Turkey has kept its border with Armenia closed for almost three decades, due to Armenia’s occupation of Nagorno-Karabakh and surrounding areas, an issue that was resolved by the ceasefire agreement. -fire.
One point of the tripartite agreement that ended the war includes the “unblocking of regional economic and transport links”, including the possible creation of a rail or transport corridor that would connect Turkey to Turkey. Azerbaijan via Armenia.
After Armenian Prime Minister Nikol Pashinian said earlier this month that he was ready to improve relations with Turkey “without preconditions,” Erdogan suggested he might be ready to continue diplomacy under multi-party regional talks, including Russia.
Last week, Erdogan said Pashinian was sending “positive signals” about multi-party talks and a possible transport corridor connecting Turkey to Azerbaijan.
“Now, with these positive signals, we will take action in this regard. I hope that we will have the opportunity to move the region forward towards peace. During my meeting with Mr Poutine, these will of course be discussed. In this way, I hope that we will enter a much stronger and new period in Turkey-Russia relations ”, Erdogan said at an event in New York on the sidelines of the UN General Assembly.
Turkey considers Russia’s annexation of Crimea in 2014 to be illegal, although it did not participate in Western sanctions against Moscow.
However, Turkey regularly comments on the Crimean issue, in particular the treatment of the Crimean Tatars, a Muslim Turkish ethnic group whose cause is important to Erdogan’s Turkish nationalist base.
While Turkey’s statements on Crimea may anger Russia, Moscow is more concerned about Ankara’s growing defense cooperation with Ukraine in recent years.
Turkey has sold Bayraktar armed drones to Ukraine and Kiev plans to buy dozens more for deployment in eastern Ukraine, where government forces are fighting Russian-backed separatists.
Turkey and Ukraine have also signed or are continuing other military cooperation and production agreements.
Turkey bought Russian S-400 missile defense batteries in 2019, triggering US sanctions and threats from Washington of further action if it purchases more Russian equipment.
Washington says the S-400s pose a threat to its F-35 fighter jets and to NATO’s defense systems. Turkey says it has not been able to procure air defense systems from a NATO ally on good terms.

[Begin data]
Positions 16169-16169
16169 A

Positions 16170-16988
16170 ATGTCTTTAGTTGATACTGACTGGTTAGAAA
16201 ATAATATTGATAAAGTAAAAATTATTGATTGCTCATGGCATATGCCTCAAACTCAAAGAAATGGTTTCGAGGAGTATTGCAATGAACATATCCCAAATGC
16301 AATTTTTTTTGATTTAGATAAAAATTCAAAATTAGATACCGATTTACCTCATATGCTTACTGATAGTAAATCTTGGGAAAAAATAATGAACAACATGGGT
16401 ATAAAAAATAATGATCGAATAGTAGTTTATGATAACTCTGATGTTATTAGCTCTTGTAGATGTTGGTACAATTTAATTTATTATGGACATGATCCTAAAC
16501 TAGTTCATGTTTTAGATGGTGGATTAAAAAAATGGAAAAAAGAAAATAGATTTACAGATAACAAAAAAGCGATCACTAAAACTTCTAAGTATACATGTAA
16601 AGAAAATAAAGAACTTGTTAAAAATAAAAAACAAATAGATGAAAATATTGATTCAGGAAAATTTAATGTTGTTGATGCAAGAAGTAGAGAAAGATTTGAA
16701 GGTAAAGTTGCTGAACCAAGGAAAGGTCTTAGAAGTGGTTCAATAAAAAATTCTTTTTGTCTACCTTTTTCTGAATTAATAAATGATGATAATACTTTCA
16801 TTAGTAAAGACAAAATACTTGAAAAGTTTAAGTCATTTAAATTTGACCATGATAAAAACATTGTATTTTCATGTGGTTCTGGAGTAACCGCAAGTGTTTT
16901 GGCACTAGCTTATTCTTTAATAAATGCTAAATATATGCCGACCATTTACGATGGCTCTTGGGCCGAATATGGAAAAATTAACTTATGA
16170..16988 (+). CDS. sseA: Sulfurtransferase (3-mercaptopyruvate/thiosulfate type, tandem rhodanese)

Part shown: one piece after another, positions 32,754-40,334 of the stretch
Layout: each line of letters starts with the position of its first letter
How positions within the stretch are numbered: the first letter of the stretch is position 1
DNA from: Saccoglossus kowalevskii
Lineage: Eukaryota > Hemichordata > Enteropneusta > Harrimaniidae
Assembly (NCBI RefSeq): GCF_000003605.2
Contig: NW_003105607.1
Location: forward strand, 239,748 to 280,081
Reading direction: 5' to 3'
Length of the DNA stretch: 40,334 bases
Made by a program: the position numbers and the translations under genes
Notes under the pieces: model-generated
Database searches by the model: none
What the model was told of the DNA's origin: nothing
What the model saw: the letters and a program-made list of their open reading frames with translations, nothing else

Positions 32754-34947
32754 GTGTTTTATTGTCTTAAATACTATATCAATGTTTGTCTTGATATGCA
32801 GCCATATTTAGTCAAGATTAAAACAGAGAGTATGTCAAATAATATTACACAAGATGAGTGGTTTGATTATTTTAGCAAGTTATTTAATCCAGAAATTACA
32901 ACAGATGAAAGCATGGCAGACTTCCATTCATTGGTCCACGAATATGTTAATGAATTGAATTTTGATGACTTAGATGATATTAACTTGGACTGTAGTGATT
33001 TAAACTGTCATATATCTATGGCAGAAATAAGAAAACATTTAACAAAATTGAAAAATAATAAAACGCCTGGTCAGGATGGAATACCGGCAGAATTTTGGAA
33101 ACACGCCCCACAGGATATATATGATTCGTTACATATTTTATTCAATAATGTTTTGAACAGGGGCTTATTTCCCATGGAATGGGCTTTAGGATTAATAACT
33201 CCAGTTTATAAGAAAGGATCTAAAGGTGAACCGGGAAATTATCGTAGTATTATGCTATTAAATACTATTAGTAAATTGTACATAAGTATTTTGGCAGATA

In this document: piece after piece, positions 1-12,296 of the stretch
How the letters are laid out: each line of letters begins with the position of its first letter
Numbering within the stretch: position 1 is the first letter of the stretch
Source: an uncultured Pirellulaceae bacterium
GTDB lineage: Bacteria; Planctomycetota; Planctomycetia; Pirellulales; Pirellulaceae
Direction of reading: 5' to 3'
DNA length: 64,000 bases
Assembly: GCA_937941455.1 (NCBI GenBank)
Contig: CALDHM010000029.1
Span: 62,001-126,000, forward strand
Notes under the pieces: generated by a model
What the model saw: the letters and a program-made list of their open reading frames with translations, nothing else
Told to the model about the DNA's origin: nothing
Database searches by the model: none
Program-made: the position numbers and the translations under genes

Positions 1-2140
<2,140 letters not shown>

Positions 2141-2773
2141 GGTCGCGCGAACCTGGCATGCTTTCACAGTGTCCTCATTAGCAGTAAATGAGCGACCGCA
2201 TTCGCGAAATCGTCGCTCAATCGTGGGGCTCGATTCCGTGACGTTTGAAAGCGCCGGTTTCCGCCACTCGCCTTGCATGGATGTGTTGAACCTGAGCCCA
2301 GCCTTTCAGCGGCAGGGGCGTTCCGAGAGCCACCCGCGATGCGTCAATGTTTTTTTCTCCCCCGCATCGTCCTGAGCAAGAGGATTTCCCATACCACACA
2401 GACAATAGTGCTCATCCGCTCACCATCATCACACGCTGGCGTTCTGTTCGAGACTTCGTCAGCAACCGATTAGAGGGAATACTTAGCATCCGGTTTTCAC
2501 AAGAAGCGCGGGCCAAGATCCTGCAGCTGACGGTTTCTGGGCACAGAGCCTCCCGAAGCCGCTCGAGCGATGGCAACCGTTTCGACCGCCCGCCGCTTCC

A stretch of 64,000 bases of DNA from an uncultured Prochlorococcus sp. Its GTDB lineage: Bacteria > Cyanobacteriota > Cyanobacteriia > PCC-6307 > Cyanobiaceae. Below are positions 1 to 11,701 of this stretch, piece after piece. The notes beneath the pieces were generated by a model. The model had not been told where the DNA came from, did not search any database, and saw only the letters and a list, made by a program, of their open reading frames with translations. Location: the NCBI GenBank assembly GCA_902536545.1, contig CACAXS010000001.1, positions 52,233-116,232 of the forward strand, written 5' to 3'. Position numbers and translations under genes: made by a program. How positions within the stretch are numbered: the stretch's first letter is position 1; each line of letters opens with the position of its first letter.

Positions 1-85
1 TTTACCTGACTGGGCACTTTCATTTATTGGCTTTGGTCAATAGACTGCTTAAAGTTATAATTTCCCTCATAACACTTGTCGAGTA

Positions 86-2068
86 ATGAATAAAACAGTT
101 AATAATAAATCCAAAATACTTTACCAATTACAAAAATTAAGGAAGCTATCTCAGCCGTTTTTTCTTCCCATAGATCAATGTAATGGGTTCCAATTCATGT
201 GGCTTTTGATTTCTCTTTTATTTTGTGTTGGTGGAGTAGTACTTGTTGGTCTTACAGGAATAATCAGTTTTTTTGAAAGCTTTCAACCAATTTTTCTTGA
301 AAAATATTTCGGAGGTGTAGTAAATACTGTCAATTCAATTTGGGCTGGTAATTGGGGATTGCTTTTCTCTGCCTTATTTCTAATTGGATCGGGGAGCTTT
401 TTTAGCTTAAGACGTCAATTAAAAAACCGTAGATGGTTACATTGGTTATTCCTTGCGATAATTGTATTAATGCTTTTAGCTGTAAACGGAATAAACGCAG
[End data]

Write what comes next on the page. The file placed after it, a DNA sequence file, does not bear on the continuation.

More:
Erdogan said last week that Turkey still intends to procure a second batch of S-400s, a move that would deepen divisions within NATO. Turkish officials said the S-400s would be discussed in Sochi.
In Libya, Turkey’s military intervention helped repel an assault on the internationally recognized government in Tripoli by forces based east of strongman Khalifa Haftar.
Experts from the United Nations and the United States claim that Russia has sent paramilitaries from the Kremlin-linked Vagner group to support Haftar’s forces, while Turkey has sent Syrian rebel fighters to support the government in Tripoli.
Under a ceasefire reached last October, the foreign fighters were supposed to be gone by January, although both sides ignored the deal.
Despite all the geopolitical issues between Russia and Turkey, one of Ankara’s most pressing concerns is securing natural gas supplies.
Turkey is heavily dependent on Russian natural gas, which it obtains from the Turkish Stream and Blue Stream pipelines that pass under the Black Sea.
Turkey had previously turned down a long-term gas contract to supply Turkish Stream despite Russian insistence because it disliked the terms and the price.
Now that seems to have been a mistake as Turkey finds itself in a vulnerable position as the world faces gas shortages and skyrocketing prices impacting the global economy.